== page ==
Adding to the problem is the fact that many cities do not have sewerage that covers the whole city. Sometimes, sewage lines are connected to storm water drains which get clogged and demand human intervention.

Open drains, according to Narayanan, are also badly designed, allowing people to dump solid waste into them, which accentuates the problem. Improper disposal of condoms, sanitary napkins and diapers clog the drains, which machines cannot clear.

Sub-castes of Dalits—Valmiki or Hela—who are at the bottom of the social hierarchy, take up this lowly job, not knowing that human faeces and urine harbour a variety of diseases. They may carry Hepatitis A, E. coli, Rotovirus, Norovirus, and pinworms. The community risks infection by coming in contact with these wastes. That also explains why sewer workers die as young as 40, falling prey to multiple health issues: cholera, hepatitis, meningitis, typhoid and cardio-vascular problems. In fact, repeated handling of human excreta without protection leads to respiratory and skin diseases, anaemia, jaundice, trachoma and carbon monoxide poisoning.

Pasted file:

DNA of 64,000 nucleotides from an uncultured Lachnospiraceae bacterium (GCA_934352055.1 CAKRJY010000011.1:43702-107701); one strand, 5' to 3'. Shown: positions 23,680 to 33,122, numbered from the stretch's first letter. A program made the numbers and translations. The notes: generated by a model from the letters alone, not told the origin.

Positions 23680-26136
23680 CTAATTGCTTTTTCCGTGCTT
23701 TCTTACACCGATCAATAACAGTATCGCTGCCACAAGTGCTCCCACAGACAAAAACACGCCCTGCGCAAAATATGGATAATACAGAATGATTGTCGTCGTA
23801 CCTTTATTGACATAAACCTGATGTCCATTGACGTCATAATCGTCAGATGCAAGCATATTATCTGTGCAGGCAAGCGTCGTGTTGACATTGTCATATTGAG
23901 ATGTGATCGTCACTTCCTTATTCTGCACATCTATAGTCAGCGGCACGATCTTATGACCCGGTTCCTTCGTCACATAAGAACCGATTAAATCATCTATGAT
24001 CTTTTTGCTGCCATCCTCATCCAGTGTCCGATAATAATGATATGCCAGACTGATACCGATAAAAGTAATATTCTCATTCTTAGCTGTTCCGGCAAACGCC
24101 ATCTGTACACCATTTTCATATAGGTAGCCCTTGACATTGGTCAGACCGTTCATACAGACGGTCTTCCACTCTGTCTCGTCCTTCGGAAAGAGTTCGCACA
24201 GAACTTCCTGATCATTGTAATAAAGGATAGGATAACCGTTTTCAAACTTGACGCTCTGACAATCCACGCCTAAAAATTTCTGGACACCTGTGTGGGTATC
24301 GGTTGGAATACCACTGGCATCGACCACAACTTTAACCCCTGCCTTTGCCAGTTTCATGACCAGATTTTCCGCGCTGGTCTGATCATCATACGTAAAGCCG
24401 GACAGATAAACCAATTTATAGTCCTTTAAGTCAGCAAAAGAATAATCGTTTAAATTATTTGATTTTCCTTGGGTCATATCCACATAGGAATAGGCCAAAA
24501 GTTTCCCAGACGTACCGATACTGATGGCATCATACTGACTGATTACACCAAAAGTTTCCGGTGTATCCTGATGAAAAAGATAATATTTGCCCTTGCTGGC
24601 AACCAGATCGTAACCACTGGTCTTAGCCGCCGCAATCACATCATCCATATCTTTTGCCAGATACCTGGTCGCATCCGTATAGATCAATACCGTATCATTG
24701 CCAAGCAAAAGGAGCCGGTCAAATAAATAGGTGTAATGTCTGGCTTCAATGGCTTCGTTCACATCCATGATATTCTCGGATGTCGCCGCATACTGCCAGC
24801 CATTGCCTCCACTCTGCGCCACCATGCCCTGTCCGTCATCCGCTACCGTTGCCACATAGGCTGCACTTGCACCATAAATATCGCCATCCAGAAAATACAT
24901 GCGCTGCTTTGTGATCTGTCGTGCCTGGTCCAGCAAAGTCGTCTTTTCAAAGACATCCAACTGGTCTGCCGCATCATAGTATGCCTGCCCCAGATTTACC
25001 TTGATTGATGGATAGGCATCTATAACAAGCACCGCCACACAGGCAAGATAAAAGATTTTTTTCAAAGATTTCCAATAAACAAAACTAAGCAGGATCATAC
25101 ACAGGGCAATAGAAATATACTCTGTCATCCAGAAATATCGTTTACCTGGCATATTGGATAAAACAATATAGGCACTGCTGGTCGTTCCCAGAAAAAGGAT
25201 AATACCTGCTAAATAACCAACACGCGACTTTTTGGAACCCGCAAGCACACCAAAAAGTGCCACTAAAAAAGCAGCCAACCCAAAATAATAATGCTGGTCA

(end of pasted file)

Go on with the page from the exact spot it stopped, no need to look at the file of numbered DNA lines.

Manual scavenging is not only a caste-based but also a gender-based occupation with 90 per cent of them being women. Households with dry latrines prefer women to clean the excreta instead of men as they are located inside the house. According to a Human Rights Watch report, on an average, women get paid as little as between Rs 10 and Rs 50 every month per household. It is much less than men who earn up to Rs 300 a day for cleaning sewer lines.

This is where the irony of Swachh Bharat Mission lies. On the one hand it aims at protecting dignity of women by providing them with private sanitation spaces, and on the other, it is perpetuating humiliation of women manual scavengers as they are the ones who clean human excreta from dry-pit latrines.

Toothless law